On September 10, 2014, California Governor Jerry Brown signed AB 1522 (the “Healthy Workplaces, Healthy Families Act of 2014”) and made California the second state in the nation (after Connecticut) to enact a state-wide law requiring most California employers to provide paid sick leave to employees. This marks the latest development in a growing trend that has seen similar paid sick leave laws enacted in other jurisdictions in recent years, mostly at the city level, including in Seattle in 2012, in Portland, OR in 2013, and in Eugene, OR in 2014.
Under the California law, most California employees who work 30 or more days within a year will accrue one hour of paid sick leave at their regular rate of pay for every 30 hours worked. The law also imposes new notice and recordkeeping requirements onto California employers.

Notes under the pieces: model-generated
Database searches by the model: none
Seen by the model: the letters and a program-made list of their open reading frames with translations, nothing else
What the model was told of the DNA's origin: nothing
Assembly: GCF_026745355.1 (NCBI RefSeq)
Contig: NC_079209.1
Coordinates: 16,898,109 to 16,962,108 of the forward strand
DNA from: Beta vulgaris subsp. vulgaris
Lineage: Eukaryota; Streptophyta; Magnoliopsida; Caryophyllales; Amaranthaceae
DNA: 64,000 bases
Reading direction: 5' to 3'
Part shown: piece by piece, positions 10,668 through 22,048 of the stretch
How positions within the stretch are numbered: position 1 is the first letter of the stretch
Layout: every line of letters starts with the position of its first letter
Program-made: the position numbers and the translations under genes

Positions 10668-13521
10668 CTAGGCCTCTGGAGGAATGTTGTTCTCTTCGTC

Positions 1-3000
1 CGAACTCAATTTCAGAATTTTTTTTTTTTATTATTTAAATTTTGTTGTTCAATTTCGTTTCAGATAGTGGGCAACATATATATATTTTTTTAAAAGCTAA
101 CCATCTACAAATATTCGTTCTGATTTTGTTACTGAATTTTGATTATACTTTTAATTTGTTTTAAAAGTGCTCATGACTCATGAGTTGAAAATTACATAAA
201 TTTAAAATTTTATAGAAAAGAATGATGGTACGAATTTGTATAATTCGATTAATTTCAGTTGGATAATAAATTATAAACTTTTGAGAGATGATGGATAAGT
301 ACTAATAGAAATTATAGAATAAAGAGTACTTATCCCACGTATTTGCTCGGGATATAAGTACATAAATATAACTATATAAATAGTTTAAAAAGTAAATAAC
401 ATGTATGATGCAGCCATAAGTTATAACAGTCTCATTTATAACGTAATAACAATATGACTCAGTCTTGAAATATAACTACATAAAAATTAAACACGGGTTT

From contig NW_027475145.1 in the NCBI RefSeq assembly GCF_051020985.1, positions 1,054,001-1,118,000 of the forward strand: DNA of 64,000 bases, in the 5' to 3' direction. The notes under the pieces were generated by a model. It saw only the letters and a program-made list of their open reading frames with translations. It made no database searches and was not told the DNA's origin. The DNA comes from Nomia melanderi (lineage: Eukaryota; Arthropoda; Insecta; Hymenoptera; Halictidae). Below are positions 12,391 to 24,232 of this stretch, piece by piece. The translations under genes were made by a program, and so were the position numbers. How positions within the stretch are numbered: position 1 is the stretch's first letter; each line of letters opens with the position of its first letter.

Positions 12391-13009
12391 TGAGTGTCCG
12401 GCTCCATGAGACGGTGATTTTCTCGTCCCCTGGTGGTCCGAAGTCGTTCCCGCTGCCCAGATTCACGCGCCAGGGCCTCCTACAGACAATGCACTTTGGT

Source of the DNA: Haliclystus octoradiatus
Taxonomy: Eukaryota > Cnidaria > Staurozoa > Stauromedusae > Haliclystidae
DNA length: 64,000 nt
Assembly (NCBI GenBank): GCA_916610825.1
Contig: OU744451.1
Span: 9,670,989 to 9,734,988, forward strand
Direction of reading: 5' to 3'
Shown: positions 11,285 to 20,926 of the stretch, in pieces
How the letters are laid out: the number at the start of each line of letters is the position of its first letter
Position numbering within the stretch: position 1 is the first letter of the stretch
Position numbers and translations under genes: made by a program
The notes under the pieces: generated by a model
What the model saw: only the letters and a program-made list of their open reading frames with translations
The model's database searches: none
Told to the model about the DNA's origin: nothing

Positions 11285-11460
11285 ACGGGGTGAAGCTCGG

The law allows employees to carry over accrued paid sick days from one year to the next. Employers, however, are allowed to limit an employee’s use of paid sick days to 24 hours or three days a year and to cap accrued paid sick leave at either 48 hours or 6 days. While an employer is not obligated to pay out accrued but unused paid sick leave at termination, if an employee separates from an employer and is rehired within one year from the date of separation, previously accrued and unused paid sick days must be reinstated. If an employer already has a paid leave policy or paid time off policy, it is not required to provide additional paid sick days under the new law so long as its existing policy satisfies certain requirements, including making available an amount of leave that may be used for the same purposes and under the same conditions as specified in the Act.